The team earned the Big Ten rushing defense statistical championships for all games by holding opponents to 89.1 yards per game.[5] The team also earned the Big Ten rushing defense statistical championships for conference games by holding opponents to 95.4 yards per game.[5] The team earned the Big Ten passing defense statistical championships for conference games by holding conference opponents to 190.8 yards per game, although Ohio State won the title for all games.[6] They also ranked first in passing efficiency defense for both conference games (103.5) and with Ohio State leading for all games.[6] The team led the conference in total defense for conference games (286.1) and all games (316.4).[6] The team led the Big Ten Conference in scoring defense for conference games (16.9 points per game) and all games (19.8).[7] They were the conference leaders in quarterback sacks for conference games (4.4 sacks per game) and all games (4.2 sacks per game).[7]

John Navarre set the school single-season pass attempts record of 385, surpassing 350 by Tom Brady in 1998. He would rebreak his own record in each of the next two seasons.[8]

Awards and honors[edit]

  • Co-captain: Eric Brackins, Shawn Thompson
  • All-Americans: Larry Foote, Marquise Walker
  • All-Conference: Larry Foote, Jonathan Goodwin, Dan Rumishek, Marquise Walker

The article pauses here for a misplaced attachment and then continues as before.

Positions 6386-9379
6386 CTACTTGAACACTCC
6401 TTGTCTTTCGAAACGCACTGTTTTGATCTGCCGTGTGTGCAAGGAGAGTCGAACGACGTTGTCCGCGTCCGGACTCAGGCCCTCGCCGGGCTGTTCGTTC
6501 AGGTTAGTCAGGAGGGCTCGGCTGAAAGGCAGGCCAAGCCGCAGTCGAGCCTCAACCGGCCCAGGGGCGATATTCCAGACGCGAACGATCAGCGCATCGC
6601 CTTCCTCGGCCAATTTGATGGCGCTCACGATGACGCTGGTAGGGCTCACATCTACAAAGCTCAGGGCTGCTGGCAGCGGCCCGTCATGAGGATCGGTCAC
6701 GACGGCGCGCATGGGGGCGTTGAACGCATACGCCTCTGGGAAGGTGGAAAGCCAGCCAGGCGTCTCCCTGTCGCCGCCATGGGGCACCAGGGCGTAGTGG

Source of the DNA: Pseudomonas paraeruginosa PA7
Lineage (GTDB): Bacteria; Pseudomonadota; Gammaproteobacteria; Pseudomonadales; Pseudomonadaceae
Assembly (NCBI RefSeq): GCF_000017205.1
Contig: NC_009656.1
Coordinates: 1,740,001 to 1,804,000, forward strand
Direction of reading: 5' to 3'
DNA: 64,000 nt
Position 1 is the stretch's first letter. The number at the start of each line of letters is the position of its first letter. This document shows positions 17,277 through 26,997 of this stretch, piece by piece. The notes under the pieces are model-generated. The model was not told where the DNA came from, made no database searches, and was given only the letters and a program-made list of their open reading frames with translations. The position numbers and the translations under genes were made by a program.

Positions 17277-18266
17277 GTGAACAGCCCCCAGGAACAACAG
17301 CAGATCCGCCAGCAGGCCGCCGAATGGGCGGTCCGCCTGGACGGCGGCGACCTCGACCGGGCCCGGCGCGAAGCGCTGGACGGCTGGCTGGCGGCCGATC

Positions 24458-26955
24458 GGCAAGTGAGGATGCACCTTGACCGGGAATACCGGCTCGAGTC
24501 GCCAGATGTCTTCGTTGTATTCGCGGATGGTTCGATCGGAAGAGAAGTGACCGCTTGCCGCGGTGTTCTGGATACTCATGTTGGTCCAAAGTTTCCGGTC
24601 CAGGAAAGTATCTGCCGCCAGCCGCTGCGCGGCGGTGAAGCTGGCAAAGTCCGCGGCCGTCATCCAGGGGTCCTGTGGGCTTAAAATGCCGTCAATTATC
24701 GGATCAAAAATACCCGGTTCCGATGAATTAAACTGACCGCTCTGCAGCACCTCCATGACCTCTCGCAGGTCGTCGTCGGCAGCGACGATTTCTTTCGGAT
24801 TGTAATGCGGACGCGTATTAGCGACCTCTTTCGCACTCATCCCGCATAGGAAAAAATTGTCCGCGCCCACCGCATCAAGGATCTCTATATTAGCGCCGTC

• Most Valuable Player: Marquise Walker
  • Meyer Morton Award: Bill Seymour
  • John Maulbetsch Award: Chris Perry
  • Frederick Matthei Award: Ronald Bellamy
  • Dick Katcher Award: Shantee Orr
  • Arthur Robinson Scholarship Award: Jake Frysinger
  • Hugh Rader Jr. Award: Kurt Anderson
  • Robert P. Ufer Award: Eric Brackins
  • Roger Zatkoff Award: Larry Foote

Coaching staff[edit]

Game summaries[edit]

Miami (OH)[edit]

Washington[edit]

Western Michigan[edit]

Illinois[edit]

Penn State[edit]

Purdue[edit]

Michigan State[edit]

Minnesota[edit]

1 234Total
Minnesota 0 1000 10
Michigan 7 7107 31

[9]

Wisconsin[edit]

1 234Total
Michigan 7 733 20
Wisconsin 7 0100 17

[10]

Ohio State[edit]

Citrus Bowl: Tennessee[edit]

References[edit]

  1. ^ "Big Ten Conference Football Full Media Guide". CBS Interactive/Big Ten Conference. January 5, 2009. p. 43. Archived from the original on July 3, 2010. Retrieved July 10, 2010.
  2. ^ "2009 Division I Football Records Book: Football Bowl Subdivision (FBS) Records" (PDF). National Collegiate Athletic Association. p. 22. Retrieved July 9, 2010.
  3. ^ "Big Ten Conference Football Full Media Guide". CBS Interactive/Big Ten Conference. January 5, 2009. p. 53. Archived from the original on July 3, 2010. Retrieved July 10, 2010.
  4. ^ "Record Book" (PDF). CBS Interactive. January 5, 2009. pp. 124–125. Retrieved July 10, 2010.
  5. ^ a b "Big Ten Conference Football Full Media Guide". CBS Interactive/Big Ten Conference. January 5, 2009. p. 56. Archived from the original on July 3, 2010. Retrieved July 10, 2010.
  6. ^ a b c "Big Ten Conference Football Full Media Guide". CBS Interactive/Big Ten Conference. January 5, 2009. p. 57. Archived from the original on July 3, 2010. Retrieved July 10, 2010.
  7. ^ a b "Big Ten Conference Football Full Media Guide". CBS Interactive/Big Ten Conference. January 5, 2009. p. 58. Archived from the original on July 3, 2010. Retrieved July 10, 2010.
  8. ^ "Record Book" (PDF). CBS Interactive. January 5, 2009. pp. 120–123. Retrieved July 10, 2010.
  9. ^ "Minnesota vs. Michigan". USA Today. November 10, 2001. Retrieved September 23, 2014.
  10. ^ "Michigan vs. Wisconsin – Game Summary – November 17, 2001". ESPN.com. November 17, 2001. Retrieved November 13, 2017.

External links[edit]